Canker Sores: Causes, Types, Treatment, and Prevention Tips
Canker sores are one of the most prevalent forms of mouth ulcers. Medically known as "aphthous ulcer," canker sores are tiny, superficial wounds that grow on the soft tissues in your mouth or at the bottom of your gums. They are common in younger adults and women but can happen at any age. Most canker sores get cured on their own within a week or two. However, you should consult your doctor or dentist if your canker sores are abnormally large or painful or they don't seem to heal.
Read more to learn about what you need to know about canker sores, including causes, types, treatment, and prevention tips.
Canker Sores Causes
According to an estimate by the United States Surgeon General, 25 percent of people suffer from recurrent canker sores. Although the specific cause of canker sores is unknown, some viral infections are believed to be possible reasons.
Here are some other factors that are thought to trigger canker sores:
- Minor mouth injuries from dental work, rough brushing, etc.
- Anxiety and stress
- Menstrual hormones
- Environmental factors
- Food allergies
- Nutritional deficiencies
Canker sores may also occur due to certain medical disorders, including:
- Celiac disease
- Inflammatory bowel diseases
- Behcet's disease
- A faulty immune system
Canker Sores Types
Canker sores are generally categorized as:
1.Simple Canker Sores
They usually occur 3-4 times a year in people between the age group of 10-20, and last around a week.
2.Complex Canker Sores
They are less common, bigger, and more painful. They may persist up to a month and leave a scar. Complex canker sores are generally due to an underlying ailment.
Treatment for Canker Sores
Canker sore treatment involves reducing inflammation and promoting the healing process by treating secondary conditions, like a bacterial infection that could delay healing.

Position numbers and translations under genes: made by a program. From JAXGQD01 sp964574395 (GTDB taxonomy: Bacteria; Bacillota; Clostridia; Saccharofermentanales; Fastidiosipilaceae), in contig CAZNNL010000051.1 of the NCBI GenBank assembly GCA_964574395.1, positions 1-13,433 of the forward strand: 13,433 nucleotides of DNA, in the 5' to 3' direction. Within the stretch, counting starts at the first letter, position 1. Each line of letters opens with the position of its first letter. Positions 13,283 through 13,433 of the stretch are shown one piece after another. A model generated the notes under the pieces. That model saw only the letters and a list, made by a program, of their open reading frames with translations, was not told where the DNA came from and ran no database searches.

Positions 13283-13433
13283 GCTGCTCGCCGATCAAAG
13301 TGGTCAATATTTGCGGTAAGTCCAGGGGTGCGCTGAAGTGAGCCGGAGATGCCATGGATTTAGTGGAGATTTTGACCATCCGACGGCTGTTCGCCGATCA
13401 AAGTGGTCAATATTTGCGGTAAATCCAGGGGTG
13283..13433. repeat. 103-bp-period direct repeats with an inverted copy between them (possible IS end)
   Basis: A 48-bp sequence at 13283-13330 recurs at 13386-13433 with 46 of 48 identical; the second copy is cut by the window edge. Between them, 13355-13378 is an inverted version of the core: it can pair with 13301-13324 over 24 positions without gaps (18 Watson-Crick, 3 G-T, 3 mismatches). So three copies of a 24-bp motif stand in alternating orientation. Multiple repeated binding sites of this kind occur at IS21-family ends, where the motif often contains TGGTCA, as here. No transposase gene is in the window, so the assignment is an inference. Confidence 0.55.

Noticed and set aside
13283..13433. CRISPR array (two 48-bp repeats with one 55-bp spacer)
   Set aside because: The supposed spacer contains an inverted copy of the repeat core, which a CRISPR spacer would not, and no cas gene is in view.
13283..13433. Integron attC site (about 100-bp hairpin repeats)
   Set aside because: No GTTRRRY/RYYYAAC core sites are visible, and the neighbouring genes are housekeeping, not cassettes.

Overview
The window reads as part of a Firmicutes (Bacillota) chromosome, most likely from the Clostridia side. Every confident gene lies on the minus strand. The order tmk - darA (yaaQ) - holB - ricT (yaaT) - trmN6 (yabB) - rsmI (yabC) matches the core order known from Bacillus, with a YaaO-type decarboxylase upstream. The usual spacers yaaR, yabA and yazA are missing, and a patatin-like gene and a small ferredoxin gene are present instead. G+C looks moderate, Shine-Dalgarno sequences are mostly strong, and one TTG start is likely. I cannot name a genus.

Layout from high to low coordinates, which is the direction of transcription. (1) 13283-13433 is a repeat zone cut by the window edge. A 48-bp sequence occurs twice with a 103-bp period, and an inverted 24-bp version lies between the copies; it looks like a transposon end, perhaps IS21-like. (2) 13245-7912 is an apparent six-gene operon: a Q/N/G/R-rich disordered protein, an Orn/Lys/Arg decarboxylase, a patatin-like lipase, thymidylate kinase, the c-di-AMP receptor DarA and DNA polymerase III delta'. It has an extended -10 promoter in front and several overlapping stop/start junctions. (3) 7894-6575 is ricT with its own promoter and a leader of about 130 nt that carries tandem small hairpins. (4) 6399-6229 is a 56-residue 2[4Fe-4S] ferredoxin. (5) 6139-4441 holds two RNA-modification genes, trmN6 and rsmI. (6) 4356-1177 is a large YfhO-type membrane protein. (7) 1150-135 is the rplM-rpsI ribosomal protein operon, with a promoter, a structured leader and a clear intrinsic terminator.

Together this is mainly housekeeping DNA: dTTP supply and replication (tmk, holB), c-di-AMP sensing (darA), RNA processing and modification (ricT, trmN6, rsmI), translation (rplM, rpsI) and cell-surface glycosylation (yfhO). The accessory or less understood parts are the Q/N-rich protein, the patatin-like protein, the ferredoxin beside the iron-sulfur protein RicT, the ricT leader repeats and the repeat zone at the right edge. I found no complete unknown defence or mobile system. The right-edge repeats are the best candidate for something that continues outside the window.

Simple cases of random canker sores will heal on its own and disappear without intervention. However, for more severe or persistent canker sores, you will need to consult a doctor to rule out related disorders or to access prescription treatments. Therapies may include steroid mouth rinses, antiseptic ointments/rinses, topical anesthetics, or nutritional supplements.
Prevention Tips for Canker Sores
Canker sores are usually recurrent, but you can reduce their frequency by following these tips:
- Avoiding foods that aggravate your mouth condition
- Eat healthy foods to prevent nutritional deficits
- Follow good oral hygiene practices
- Decrease your stress through stress-relief methods
Also Read: Does Invisalign® Work for Overbite Problems?
Canker Sores FAQs
What foods trigger canker sores?
Foods such as nuts, chips, certain spices, salty foods, and acidic fruits, including pineapple, grapefruit, and oranges, can trigger canker sores. Also, avoid consuming food items that you are sensitive or allergic to.
How long do canker sores last?
They usually get cured within one to three weeks without any treatment, although the pain usually subsides in 7 to 10 days. Severe canker sores may need up to six weeks to heal.
What is the white stuff in a canker sore?
There isn't any white stuff within canker sores. The white patches are actually the membrane of nerve endings formed in the crater of the canker sore.
Can I pop a canker sore?
Since canker sores are superficial wounds and not blisters or pimples, there's nothing to pop. Also, it'll really hurt if you try.
Also Read: How to Instantly Stop Bleeding Gums
Does rubbing salt on a canker sore help?
Rubbing salt into ulcers isn't recommended because it can increase pain in nerve endings and result in severe discomfort. The abrasion from rough salt crystals can also aggravate the situation.
Is it bad if a canker sore bleeds?
Any sores that bleed, firm up, or simply don't disappear after a few weeks should be reviewed and tested by a doctor.
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